Changes in ocular flow induced by hypo- and hypercapnia relate to static visual acuity in humans
We investigated whether the change in ocular blood flow, induced by hypo- and hypercapnia, is related to static visual acuity. Eleven healthy subjects (26±5 years) underwent three treatments. A three-treatment three-period crossover design was used. In the hypocapnia treatment (HYPO), the subjects controlled their minute ventilation (VE) to a target of 25 L/min for 6 min. In the hypercapnia treatment (HYPER), the subjects inspired high-fraction CO2 gas (FICO2 = 4%) for 6 min. In the control treatment (CON), VE was not manipulated. We measured choroidal and retinal blood flow by laser speckle flowmetry as ocular blood flow, and static visual acuity using the Landolt C chart. End-tidal partial pressure of CO2 differed significantly among HYPO, HYPER and CON (21±1, 48±1, and 42±1 mmHg, respectively). Retinal blood flow decreased significantly from the baseline in HYPO (-22±5%), but increased significantly in HYPER (+3±9%) compared to CON. Decimal visual acuity was significantly lower in HYPO than in the CON (0.21±0.1 vs. 0.24±0.1 P<0.05). These results suggest that changes in ocular blood flow induced by changes in arterial CO2 partial pressure influences visual acuity.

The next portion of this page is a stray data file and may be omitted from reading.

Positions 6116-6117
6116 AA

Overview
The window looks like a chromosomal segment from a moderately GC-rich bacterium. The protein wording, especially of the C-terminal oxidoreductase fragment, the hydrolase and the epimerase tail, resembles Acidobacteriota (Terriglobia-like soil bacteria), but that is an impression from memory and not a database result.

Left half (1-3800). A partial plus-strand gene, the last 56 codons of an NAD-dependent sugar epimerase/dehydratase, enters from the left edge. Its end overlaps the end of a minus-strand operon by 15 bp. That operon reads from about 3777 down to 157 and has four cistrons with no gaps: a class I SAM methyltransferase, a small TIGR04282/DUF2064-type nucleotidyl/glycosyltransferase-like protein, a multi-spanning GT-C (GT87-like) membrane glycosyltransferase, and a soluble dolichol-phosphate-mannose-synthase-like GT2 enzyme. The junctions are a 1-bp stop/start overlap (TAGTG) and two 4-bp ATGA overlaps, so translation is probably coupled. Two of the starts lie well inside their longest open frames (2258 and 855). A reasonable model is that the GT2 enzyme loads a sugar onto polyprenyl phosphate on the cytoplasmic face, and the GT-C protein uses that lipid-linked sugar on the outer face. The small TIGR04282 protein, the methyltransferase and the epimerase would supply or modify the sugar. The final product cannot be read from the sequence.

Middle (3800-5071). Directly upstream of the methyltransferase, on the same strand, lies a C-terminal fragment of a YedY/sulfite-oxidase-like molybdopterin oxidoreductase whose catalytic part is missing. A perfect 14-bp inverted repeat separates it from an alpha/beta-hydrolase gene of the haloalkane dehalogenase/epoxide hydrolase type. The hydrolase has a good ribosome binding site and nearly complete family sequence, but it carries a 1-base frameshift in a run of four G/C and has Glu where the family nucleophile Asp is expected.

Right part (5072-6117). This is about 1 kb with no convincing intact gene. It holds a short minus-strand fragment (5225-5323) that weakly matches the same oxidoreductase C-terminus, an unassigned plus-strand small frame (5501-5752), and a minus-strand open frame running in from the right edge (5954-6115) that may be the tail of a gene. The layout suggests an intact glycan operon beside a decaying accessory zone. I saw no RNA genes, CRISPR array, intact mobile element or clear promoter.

ventilation, CO2, vision, ocular circulation.
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